Of the Incas, the diaguitas learned to cultivate in terraces, thereby taking advantage of the hillsides to produce corn, potato, pumpkin, quinoa, beans, etc.. The aridity of the land was counteracted by artificial irrigation, building for this great canals and ditches, a technique also taken from Inca.
They practiced collecting carob-fruit of the carob-, that served food and the elaborated which alcoholic beverages such as chicha and the hosts. Achieved the domestication of the llama, made the most of it produced by this animal, which constituted an important part of the economy diaguita.
Spanish sources mention the bellicosity of the diaguitas, grouped into tribes whose names have survived in local place names: pulares, tolombones, Cahis, chicoanos, aimachas, Quilmes, hualfines, luracatos, etc.. who opposed a stubborn resistance to Spanish domination, turning into legend as names Viltipoco leaders, Juan Calchaquí Colca Pedro, Pedro Chumay, Pate, Ultimpa, Chalemín, Luis Enriquez and Martin Iquín latter, curaca (head) of the Quilmes, who paid dearly for his defeat to be deported en masse to what is now the province of Buenos Aires, giving rise to the current sad town that bears his name.
Brothers of the calchaquíes language, the capayanes inhabited the provinces of La Rioja and San Juan, in a region between those, huarpes north and to the south, between the valleys of Famatina, Yacampis Sanagasta and crossed by the Colorado and Jáchal.
Village farmers, consuming Capayán corn, squash and quinoa that artificially cultivated in irrigated fields through canals and ditches. This technology demonstrates the Inca influence, as well as their clothing, fabric production and guanaco llama wool, copper metallurgy and gold. At capayanes attributed Sanagasta ceramic style or Angualasto characterized by geometric decorations in black on red background.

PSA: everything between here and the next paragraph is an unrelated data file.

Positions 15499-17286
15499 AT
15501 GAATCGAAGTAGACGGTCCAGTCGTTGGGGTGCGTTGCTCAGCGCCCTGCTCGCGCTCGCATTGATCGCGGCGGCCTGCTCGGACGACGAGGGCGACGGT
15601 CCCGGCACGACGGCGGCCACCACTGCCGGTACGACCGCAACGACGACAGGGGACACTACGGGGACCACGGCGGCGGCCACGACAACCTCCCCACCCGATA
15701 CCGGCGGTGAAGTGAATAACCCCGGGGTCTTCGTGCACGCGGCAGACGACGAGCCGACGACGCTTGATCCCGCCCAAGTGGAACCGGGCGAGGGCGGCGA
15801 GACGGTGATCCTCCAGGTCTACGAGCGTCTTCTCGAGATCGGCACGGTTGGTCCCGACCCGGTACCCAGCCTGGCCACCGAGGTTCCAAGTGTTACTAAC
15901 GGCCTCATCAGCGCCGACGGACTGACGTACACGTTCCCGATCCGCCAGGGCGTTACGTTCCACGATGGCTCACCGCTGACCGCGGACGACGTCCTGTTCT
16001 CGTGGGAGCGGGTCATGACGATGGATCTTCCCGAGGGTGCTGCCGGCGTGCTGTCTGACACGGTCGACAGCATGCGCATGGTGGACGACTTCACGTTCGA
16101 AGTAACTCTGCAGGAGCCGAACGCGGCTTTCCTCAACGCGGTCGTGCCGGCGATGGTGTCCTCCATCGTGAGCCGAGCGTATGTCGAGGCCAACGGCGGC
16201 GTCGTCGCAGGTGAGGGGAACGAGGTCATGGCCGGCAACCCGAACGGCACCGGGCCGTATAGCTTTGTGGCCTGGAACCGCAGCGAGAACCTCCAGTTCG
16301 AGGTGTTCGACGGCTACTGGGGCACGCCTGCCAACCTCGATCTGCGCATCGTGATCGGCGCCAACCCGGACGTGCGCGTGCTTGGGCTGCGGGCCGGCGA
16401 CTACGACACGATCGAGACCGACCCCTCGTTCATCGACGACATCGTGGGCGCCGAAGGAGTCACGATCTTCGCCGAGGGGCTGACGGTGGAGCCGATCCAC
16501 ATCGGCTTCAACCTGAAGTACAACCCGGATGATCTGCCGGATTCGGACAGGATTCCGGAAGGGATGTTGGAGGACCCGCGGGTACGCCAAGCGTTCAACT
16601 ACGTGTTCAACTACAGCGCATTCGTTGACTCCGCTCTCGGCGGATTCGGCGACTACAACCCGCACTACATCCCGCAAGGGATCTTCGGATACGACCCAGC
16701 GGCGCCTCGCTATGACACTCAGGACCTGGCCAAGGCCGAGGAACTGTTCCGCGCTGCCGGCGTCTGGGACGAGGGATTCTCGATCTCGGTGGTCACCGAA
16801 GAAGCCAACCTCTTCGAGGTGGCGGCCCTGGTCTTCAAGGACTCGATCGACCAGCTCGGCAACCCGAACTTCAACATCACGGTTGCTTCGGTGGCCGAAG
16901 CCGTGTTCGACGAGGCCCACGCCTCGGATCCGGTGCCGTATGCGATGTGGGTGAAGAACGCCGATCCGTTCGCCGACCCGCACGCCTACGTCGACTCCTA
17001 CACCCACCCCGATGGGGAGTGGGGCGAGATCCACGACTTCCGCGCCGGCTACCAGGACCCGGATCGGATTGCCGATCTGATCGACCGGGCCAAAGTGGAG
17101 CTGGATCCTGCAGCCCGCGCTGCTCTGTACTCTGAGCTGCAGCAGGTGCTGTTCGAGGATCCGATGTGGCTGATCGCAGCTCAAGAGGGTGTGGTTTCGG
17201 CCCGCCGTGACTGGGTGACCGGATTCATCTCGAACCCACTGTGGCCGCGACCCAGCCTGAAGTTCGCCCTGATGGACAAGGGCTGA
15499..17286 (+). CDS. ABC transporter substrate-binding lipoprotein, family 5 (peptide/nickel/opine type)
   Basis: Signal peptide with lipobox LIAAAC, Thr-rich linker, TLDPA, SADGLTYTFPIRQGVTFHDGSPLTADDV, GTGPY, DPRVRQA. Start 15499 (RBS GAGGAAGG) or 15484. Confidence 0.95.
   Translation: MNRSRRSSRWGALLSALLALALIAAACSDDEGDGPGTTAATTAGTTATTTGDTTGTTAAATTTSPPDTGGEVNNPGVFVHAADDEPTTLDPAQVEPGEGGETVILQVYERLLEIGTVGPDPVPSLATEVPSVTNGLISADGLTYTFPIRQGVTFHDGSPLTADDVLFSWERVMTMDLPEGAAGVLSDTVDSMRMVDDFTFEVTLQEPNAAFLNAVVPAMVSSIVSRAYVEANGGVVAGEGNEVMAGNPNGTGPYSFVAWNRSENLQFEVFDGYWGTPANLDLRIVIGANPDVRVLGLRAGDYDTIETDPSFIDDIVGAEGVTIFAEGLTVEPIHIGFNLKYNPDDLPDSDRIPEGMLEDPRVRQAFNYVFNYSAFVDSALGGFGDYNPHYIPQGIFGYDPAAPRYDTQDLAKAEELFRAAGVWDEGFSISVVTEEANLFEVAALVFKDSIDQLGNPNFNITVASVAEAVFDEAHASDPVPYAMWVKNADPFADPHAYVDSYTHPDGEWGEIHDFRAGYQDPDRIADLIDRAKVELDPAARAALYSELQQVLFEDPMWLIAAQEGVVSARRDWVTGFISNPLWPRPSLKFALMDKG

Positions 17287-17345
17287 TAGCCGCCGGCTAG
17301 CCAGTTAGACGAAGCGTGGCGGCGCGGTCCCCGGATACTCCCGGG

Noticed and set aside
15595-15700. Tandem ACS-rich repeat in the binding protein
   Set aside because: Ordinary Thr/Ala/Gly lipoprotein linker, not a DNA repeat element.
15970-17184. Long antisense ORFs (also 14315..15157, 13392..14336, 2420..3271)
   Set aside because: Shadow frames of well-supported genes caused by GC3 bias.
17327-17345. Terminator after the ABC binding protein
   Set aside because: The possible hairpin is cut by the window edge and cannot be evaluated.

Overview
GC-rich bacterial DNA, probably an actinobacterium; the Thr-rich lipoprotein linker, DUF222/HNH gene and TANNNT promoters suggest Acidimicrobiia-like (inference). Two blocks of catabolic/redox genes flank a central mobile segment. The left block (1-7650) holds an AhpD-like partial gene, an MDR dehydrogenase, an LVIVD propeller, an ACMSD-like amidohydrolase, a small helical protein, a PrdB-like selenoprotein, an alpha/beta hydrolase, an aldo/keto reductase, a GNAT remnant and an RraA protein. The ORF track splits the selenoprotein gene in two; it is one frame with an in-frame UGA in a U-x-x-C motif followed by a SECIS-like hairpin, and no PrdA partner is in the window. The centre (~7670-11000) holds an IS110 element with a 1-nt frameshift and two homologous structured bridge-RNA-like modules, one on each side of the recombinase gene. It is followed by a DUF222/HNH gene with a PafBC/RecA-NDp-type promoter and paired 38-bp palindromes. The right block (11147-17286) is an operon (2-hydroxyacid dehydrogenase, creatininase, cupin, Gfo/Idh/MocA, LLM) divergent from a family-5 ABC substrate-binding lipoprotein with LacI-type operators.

Lules and Vilelas.
Although the study of indigenous groups in Argentina requires us to contextualize within a defined geographical area, it can lead to the false belief that we are dealing with cultures fixed in time and space. Nothing is further from the truth, it must be recognized that in ancient times the great mobility of people was evident. Examples of this were the lules, hunter-gatherer group arrived in ancient times from the Brazilian Amazon to the western Chaco forest. From there, these warlike nomads made contact with sedentary peoples of Andean culture in the area of Santiago del Estero and Tucuman, as tonocotés, who frequently harassed and looted. According to Spanish sources, the lules practiced cannibalism and not for the Spanish conquest "... tonocotés had finished with ..." said Father Barzana.
Of great size and slender, the lules preferably fed the products of hunting and fishing, complementing this activity with collecting carob and wild honey. They used bow and arrows, clubs and throwing darts. Usually naked, covered with feathers used rheas, so that the Spanish called "Juries" these Indians in the early sixteenth century chronicles, as this would come from the Quechua word XURI, name that designated Andean villages these birds runners.
For their part, Vilela, neighbors of lules and culturally related, differed from those in sedentary habits they had acquired, with an incipient agriculture and animal husbandry. In more peaceful habits, fond of music and dance.
Inhabitants of the south-central province of Santiago del Estero, these Indians had-like lules and vilelas - an ancient Amazonian origin, but were heavily influenced by the cultures of western Andean origin. Sedentary farmers, mainly concentrated tonocotés between Dulce and Salado rivers, limiting the sanavirones south, west to the calchaquíes and north and east by the warlike domains lules.
They grew corn, squash and beans in waterlogged soils near the rivers, which, after the flood, there deposited a layer of fertile silt.
Their dwellings circular branches and mud had the characteristic of being built on artificial hills or mounds known as barrows, grouped in villages surrounded with fences, to protect themselves from attack by lules and other tribes of the Chaco forest.
Evidence of his distant Amazonian origin is given by certain hunting practices, such as using poisoned darts and custom to ensure their dead and keep your bones in clay pots.
source: Argentina Live